Waiting for the Mahatma

Waiting for the Mahatma

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by R. K. Narayan
     
 

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In the novels of R. K. Narayan (1906-2001), the forefather of modern Indian fiction, human-scale hopes and epiphanies express the promise of a nation as it awakens to its place in the world. In Waiting for the Mahatma, a young drifter meets the most beautiful girl he has ever seen–an adherent of Mahatma Gandhi–and commits himself to Gandhi’s

Overview

In the novels of R. K. Narayan (1906-2001), the forefather of modern Indian fiction, human-scale hopes and epiphanies express the promise of a nation as it awakens to its place in the world. In Waiting for the Mahatma, a young drifter meets the most beautiful girl he has ever seen–an adherent of Mahatma Gandhi–and commits himself to Gandhi’s Quit India campaign, a decision that will test the integrity of his ideals against the strength of his passions. This novel, written after India's independence, is a masterpiece of social comedy, rich in local color and abounding in affectionate humor and generosity of spirit.

Editorial Reviews

Francis King
The hardest of all things for a novelist to communicate is the extraordinary ordinariness of most human happiness…Jane Austen, Soseki, Chekhov: a few bring it off. Narayan is one of them.
—Francis King, Spectator
Anthony West
R.K. Narayan…has been compared to Gogol in England, where he has acquired a well—deserved reputation. The comparison is apt for Narayan, an Indian, is a writer of Gogol's stature, with the same gift for creating a provincial atmosphere in a time of change…one is convincingly involved in this alien world without ever being aware of the technical devices Narayan so brilliantly employs.
—Anthony West, The New Yorker
Margaret Parton
The experience of reading one of his novels is…comparable to one's first reaction to the great Russian novels: the fresh realization of the common humanity of all peoples, underlain by a simultaneous sense of strangeness—like one's own reflection seen in a green twilight.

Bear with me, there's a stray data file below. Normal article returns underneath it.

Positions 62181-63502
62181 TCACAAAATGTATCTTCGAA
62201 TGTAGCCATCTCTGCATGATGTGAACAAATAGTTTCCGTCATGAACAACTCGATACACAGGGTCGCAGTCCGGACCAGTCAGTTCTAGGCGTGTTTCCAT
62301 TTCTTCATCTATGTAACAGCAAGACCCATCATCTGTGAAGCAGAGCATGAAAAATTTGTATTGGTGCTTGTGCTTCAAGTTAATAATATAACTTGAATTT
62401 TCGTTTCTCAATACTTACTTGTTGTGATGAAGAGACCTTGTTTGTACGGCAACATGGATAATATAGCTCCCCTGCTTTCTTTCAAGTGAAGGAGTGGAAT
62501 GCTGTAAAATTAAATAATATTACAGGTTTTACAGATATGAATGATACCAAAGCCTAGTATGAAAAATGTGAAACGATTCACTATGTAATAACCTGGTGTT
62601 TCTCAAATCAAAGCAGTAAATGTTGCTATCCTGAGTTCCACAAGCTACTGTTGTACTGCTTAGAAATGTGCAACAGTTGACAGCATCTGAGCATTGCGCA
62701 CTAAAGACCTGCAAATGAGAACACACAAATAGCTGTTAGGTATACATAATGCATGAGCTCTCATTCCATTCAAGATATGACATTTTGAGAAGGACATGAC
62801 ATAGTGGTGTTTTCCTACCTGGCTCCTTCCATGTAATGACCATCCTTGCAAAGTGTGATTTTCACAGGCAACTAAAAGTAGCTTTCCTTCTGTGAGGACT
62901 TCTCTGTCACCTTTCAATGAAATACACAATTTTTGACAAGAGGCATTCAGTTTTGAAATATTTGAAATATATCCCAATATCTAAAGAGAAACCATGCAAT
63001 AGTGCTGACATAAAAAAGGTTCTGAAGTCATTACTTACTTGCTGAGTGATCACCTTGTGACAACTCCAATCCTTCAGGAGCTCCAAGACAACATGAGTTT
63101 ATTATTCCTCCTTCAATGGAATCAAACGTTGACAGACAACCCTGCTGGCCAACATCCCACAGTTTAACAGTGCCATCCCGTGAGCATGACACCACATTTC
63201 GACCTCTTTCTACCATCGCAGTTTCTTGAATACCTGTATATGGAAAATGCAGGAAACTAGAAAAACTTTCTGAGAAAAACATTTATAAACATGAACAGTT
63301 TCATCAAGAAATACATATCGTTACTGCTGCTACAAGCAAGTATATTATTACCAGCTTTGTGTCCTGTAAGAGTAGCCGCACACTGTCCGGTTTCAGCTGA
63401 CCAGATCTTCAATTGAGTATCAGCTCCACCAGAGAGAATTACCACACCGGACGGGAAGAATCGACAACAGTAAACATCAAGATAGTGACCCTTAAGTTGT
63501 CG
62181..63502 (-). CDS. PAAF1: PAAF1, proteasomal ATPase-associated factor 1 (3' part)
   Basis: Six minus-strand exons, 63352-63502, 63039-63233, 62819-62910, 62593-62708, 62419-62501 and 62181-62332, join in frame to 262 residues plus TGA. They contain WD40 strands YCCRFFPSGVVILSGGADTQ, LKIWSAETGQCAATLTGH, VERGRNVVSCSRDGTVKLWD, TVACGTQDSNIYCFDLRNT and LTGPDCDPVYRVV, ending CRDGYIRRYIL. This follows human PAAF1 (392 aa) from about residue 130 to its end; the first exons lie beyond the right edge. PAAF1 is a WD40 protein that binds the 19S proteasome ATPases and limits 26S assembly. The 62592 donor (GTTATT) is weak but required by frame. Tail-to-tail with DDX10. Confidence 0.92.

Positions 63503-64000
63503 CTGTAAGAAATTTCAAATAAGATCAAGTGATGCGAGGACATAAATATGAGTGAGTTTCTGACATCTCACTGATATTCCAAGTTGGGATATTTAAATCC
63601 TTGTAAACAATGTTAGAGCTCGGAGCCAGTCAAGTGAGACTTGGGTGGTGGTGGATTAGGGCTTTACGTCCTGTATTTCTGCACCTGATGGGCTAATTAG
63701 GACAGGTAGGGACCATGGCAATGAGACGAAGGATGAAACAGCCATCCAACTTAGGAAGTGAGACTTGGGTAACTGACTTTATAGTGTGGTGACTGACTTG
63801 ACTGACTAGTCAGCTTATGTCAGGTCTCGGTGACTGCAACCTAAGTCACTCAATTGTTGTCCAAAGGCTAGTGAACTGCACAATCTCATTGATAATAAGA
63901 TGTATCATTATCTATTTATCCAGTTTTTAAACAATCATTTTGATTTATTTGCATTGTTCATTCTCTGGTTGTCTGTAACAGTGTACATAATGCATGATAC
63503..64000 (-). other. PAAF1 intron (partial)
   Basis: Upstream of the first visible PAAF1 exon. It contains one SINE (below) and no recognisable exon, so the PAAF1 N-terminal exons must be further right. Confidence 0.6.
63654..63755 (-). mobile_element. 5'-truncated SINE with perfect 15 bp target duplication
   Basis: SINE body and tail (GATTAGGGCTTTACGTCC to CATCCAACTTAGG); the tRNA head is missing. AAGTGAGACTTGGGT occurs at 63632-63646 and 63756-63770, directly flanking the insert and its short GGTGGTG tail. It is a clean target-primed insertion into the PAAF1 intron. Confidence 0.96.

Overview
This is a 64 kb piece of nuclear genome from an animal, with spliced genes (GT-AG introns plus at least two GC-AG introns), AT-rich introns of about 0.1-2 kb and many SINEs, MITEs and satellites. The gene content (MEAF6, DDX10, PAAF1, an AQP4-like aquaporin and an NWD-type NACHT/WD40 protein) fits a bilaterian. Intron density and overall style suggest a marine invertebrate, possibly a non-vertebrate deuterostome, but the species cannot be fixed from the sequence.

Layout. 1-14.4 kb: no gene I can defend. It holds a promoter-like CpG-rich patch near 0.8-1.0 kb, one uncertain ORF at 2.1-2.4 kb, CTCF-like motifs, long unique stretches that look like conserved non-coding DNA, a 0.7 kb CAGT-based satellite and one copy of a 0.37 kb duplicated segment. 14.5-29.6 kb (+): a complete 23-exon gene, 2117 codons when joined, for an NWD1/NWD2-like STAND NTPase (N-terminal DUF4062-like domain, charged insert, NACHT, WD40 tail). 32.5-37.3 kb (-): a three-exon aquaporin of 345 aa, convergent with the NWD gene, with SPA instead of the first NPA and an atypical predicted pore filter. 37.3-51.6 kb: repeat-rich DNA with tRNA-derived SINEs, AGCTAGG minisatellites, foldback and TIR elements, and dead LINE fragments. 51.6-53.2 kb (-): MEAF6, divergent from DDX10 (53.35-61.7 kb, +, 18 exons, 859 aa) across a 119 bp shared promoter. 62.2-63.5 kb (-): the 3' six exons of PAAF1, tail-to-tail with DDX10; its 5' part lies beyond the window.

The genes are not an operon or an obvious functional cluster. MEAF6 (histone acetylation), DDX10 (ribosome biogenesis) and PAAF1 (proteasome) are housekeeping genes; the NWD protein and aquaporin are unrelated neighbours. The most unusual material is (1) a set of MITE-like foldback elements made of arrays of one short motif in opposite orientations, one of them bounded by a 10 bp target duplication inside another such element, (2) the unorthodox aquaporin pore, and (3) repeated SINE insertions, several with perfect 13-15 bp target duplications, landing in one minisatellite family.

—Margaret Parton, New York Herald Tribune Book Review
Amit Roy
The novels of R.K. Narayan are the best I have read in any language for a long time.
—Amit Roy, Daily Telegraph

Product Details

ISBN-13:
9780345803856
Publisher:
Knopf Doubleday Publishing Group
Publication date:
07/25/2012
Series:
Vintage International
Sold by:
Random House
Format:
NOOK Book
Pages:
192
Sales rank:
1,057,561
File size:
2 MB

What People are saying about this

Graham Greene
There are writers—Tolstoy and Henry James to name two—whom we hold in awe, writers—Turgenev and Chekhov—for whom we feel a personal affection, other writers whom we respect—Conrad, for example—but who hold us at arms length with their 'courtly foreign grace.' Narayan (whom I don't hesitate to name in such a context) more than any of them wakes in me a spring of gratitude, for he has offered me a second home. Without him I could never have known what it is like to be Indian.
J.A.B. van Buitenen
R.K. Narayan has for several decades been the best Indian writer in English. From year to year I have had a hope that he will be awarded a Nobel Prize. That may still happen.

Meet the Author


R. K. Narayan (1906–2001) was one of the most prominent Indian novelists of the twentieth century. Most of his stories are set in the fictional South Indian town of Malgudi, a place that Narayan populated with numerous characters. He was the recipient of many awards for his work including the National Prize of the Indian Literary Academy, India's highest literary honor. In 1980 he was awarded the AC Benson Medal by the Royal Society of Literature, of which he was an honorary member and in 1982 he was elected an honorary member of the American Academy of Arts and Letters.

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5 out of 5 based on 0 ratings. 2 reviews.
Guest More than 1 year ago
In this book R.K. Narayan has used the freedom struggle as a backdrop against which we observe the life of the main protagonists, Sriram and Bharati. Sriram's character is very well etched out with common human failings and emotions. While taking a look into Sriram's life and love for Bharati (who is a freedom fighter and Satyagrahi following in the Mahatma's footsteps) we get a glimpse of the conflicting ideologies of Subhash Chandra Bose and Gandhiji. To his credit R.K. Narayan never appears to be opinionating on any of them. Excellent reading for someone interested in exploring post-colonial Indian writing.
Guest More than 1 year ago
R K Narayan holds the reader spellbound with another tale set in his favorite Malgudi. The story revolves around Sriram, a grandma's boy who is pulled into the Indian freedom struggle, not through any notions of patriotism or idealism, but simply because he falls in love with Bharati, a girl who works with Mahatma Gandhi. He doggedly pursues his dream mate, unwittingly playing a strong role in the independence movement. Although the story is about Sriram and Bharati, the personality of the Mahatma is characterized so beautifully that he too becomes one of the central characters. Gently rebuking India's laid-back attitude of ignorance, selfishness and subservience, R K Narayan weaves a magical world in this book, which I simply could not put down.